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This eBook from the Gutenberg Project consists of approximately 191 pages of information about Animal Ghosts.
and, in my mad joy, I brained two wolves in as many blows.  The next moment a large pack of enormous white hounds came racing down on us.  The wolves did not wait to dispute the field; they all turned tail and, with loud howls of terror, rushed off in the direction they had come.  On came the hounds—­more beautiful dogs I had never seen; as they swept by, more than one brushed against my knees, though I could feel nothing save intense cold.  When they were about twenty yards ahead of us, they slowed down, and maintained that distance in front of us till we arrived on the shores of the lake.  There they halted, and throwing back their heads, bayed as if in farewell, and suddenly vanished.  We knew then that they were no earthly hounds, but spirit ones, sent by a merciful Providence to save us from a cruel death.”

CHAPTER III

HORSES AND THE UNKNOWN

As in my chapters on cats and dogs, I will preface this chapter on horses with instances of alleged haunted localities.

I take my first case from Mr. W.T.  Stead’s Real Ghost Stories, published in 1891.  It is called “A Weird Story from the Indian Hills,” and Mr. Stead preludes it thus:  The “tale is told by General Barter, C.B., of Careystown, Whitegate, Co.  Cork.  At the time he witnessed the spectral cavalcade he was living on the hills in India, and when one evening he was returning home he caught sight of a rider and attendants coming towards him.  The rest of the story, given in the General’s own words, is as follows:—­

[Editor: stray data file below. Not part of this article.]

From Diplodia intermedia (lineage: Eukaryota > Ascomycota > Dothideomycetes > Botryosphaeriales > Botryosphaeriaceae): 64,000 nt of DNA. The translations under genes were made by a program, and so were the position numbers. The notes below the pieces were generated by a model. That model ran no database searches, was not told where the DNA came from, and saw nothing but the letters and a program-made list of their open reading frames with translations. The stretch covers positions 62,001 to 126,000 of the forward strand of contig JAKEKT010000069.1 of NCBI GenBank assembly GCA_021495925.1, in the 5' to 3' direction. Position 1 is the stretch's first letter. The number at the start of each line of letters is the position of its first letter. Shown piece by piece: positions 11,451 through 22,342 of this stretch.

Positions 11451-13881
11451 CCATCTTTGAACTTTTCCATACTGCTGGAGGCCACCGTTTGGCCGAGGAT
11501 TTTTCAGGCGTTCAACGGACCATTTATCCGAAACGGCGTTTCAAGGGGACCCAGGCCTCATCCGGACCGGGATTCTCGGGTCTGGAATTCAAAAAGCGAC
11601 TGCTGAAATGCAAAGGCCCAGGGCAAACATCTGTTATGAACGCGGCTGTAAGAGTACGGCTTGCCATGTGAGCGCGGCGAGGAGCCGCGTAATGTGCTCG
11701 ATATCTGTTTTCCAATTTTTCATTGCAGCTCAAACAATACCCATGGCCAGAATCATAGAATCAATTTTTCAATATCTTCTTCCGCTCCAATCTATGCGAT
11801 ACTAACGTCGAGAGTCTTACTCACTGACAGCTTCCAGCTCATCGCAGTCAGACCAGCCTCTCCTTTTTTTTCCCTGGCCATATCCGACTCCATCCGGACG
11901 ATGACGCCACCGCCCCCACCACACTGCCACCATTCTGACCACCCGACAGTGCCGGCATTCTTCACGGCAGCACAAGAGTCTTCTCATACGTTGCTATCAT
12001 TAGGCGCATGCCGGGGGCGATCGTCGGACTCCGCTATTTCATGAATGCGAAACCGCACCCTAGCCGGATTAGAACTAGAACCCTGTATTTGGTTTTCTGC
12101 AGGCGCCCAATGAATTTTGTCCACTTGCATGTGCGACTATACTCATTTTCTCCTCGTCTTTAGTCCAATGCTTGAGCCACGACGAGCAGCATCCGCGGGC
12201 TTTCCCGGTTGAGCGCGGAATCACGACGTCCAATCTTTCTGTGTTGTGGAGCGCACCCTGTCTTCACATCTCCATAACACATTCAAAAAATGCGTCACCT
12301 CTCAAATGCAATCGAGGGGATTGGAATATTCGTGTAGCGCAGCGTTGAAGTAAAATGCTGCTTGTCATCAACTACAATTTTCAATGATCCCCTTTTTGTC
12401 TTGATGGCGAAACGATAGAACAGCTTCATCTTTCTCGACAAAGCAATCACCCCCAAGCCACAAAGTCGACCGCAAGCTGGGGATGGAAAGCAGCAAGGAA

“At this time the two dogs came, and, crouching at my side, gave low, frightened whimpers.  The moon was at the full—­a tropical moon—­so bright that you could see to read a newspaper by its light, and—­I saw the party before me advance as plainly as it were noon day.  They were above me some eight or ten feet on the bridle-road, the earth thrown down from which sloped to within a pace or two of my feet.  On the party came, until almost in front of me, and now I had better describe them.  The rider was in full dinner dress, with white waistcoat, and wearing a tall chimney-pot hat, and he sat a powerful hill pony (dark brown, with mane and tail) in a listless sort of way, the reins hanging loosely from both hands.  A Syce led the pony on each side, but their faces I could not see, the one next to me having his back to me and the one farthest off being hidden by the pony’s head.  Each held the bridle close by the bit, the man next me with his right and the other with his left hand, and the hands were on the thighs of the rider, as if to steady him in his seat.  As they approached, I knowing they could not get to any place other than my own, called out in Hindustani, ‘Quon hai?’ (Who is it?).  There was no answer, and on they came until right in front of me, when I said, in English, ‘Hullo, what the d——­l do you want here?’ Instantly the group came to a halt, the rider gathering the bridle

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